In 2004, when the tsunami hit the Indonesian coasts, ICMC rushed to respond to what was to become one of the worst natural disasters in recent history. ICMC was already present in the Aceh region at the time and was therefore able to respond immediately to the devastation caused.

Political instability in the Middle East since the beginning of 2011 – notably the Syrian civil war – has caused mass displacements in the region. ICMC, active in the Greater Damascus area since 2006, started a number of projects focusing on Iraqi refugees settled in Syria, displaced people fleeing the conflict into Jordan and vulnerable people within the host Jordanian communities. The projects are implemented with the collaboration of ICMC's long-term local partner, Terre des Hommes Syria.

A resettlement partner of the U.S. Department of State's Bureau of Population, Refugees, and Migration (BPRM) since the 1980s, ICMC operates a Resettlement Support Center (RSC) in Istanbul, Turkey, which refers eligible refugees to the U.S. Department of Homeland Security for consideration. In the last few years alone, the RSC has facilitated the resettlement of more than 37,000 eligible refugees from countries of first asylum.

In 2014, ICMC initiated a large public-private partnership program (known as "ICMC Cares") to protect labor migrants in Eastern Europe. [6] The partnership includes the collaboration with public administrations, employment services, academic institutes, and private hospitals in Eastern Europe, and aims to expand to other European countries.

Headquartered in Geneva, Switzerland, ICMC has affiliated entities in Brussels, Belgium (ICMC Europe), Washington, D.C., and Boston, U.S. (ICMC Inc.), as well as operational offices in Greece, Lebanon, Jordan, Turkey, Malaysia, and Pakistan.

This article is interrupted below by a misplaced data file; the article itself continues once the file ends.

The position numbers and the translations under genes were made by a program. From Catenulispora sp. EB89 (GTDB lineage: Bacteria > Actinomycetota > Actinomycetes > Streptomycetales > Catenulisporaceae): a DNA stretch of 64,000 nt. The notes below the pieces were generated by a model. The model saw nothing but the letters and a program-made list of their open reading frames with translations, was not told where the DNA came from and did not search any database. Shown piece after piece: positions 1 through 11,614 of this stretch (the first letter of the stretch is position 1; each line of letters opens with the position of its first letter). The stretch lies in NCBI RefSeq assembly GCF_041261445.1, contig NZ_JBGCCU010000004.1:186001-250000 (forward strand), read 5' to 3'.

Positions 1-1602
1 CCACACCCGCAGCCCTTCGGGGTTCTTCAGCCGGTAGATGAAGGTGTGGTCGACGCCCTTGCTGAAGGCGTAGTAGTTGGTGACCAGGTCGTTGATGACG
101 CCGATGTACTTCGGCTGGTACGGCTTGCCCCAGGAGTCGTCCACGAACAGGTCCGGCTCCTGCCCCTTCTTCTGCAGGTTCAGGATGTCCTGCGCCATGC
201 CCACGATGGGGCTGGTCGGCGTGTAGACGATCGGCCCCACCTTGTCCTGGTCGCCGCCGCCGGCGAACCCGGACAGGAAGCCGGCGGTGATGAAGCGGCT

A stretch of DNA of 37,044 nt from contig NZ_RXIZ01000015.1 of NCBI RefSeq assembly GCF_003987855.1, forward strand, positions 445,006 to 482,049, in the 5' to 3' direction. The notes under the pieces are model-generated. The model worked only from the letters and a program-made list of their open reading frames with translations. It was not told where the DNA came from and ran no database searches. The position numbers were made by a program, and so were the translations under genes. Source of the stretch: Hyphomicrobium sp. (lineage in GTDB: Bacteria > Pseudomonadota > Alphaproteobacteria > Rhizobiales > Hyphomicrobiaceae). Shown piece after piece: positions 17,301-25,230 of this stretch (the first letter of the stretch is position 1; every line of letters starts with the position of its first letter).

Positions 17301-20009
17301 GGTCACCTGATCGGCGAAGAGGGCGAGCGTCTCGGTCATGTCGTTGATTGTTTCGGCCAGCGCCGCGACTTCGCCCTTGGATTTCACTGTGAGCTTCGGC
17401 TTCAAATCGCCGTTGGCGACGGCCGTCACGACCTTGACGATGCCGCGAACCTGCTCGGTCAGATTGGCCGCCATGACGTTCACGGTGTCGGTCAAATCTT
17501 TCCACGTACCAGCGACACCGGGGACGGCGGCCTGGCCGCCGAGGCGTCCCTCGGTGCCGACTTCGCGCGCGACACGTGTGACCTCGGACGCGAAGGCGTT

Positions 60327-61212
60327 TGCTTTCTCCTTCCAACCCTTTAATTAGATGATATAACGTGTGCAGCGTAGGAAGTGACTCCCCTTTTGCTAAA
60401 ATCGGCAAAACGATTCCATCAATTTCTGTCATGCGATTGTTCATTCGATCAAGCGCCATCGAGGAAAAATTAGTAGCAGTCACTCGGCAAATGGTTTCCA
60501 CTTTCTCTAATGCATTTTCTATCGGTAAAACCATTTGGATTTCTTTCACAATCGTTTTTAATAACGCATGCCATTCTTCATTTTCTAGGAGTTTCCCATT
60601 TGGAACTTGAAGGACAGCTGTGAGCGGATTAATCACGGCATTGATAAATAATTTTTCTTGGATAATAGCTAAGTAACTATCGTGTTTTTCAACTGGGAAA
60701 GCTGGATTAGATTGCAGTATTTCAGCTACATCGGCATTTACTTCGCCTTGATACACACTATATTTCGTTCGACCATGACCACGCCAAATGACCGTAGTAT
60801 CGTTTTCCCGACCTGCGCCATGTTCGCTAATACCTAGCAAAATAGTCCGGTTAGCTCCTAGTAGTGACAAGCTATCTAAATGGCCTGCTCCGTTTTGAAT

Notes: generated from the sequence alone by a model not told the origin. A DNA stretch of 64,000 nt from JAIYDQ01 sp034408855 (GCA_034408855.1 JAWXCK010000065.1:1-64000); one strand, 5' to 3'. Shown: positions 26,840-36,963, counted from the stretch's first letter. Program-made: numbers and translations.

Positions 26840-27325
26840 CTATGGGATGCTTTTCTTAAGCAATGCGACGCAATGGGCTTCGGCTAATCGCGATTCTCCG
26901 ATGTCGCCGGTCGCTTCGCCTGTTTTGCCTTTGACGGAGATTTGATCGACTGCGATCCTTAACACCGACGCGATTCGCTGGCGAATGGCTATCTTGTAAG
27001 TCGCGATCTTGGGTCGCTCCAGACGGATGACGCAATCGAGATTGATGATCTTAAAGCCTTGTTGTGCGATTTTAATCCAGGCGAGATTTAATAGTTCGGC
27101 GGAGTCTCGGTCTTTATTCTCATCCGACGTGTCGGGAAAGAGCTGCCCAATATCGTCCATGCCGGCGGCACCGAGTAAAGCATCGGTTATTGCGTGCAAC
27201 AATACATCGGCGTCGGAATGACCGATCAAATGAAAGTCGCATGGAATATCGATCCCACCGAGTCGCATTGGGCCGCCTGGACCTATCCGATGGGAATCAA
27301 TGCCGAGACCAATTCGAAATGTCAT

See also

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<span class="mw-page-title-main">International Organization for Migration</span> Intergovernmental organization

The International Organization for Migration (IOM) is a United Nations agency that provides services and advice concerning migration to governments and migrants, including internally displaced persons, refugees, and migrant workers.

<span class="mw-page-title-main">Refugee</span> Displaced person

A refugee, conventionally speaking, is a displaced person who has crossed national borders and who cannot or is unwilling to return home due to well-founded fear of persecution. Such a person may be called an asylum seeker until granted refugee status by the contracting state or the United Nations High Commissioner for Refugees (UNHCR) if they formally make a claim for asylum. The lead international agency coordinating refugee protection is the United Nations Office of the UNHCR. The United Nations has a second office for refugees, the United Nations Relief and Works Agency (UNRWA), which is solely responsible for supporting the large majority of Palestinian refugees.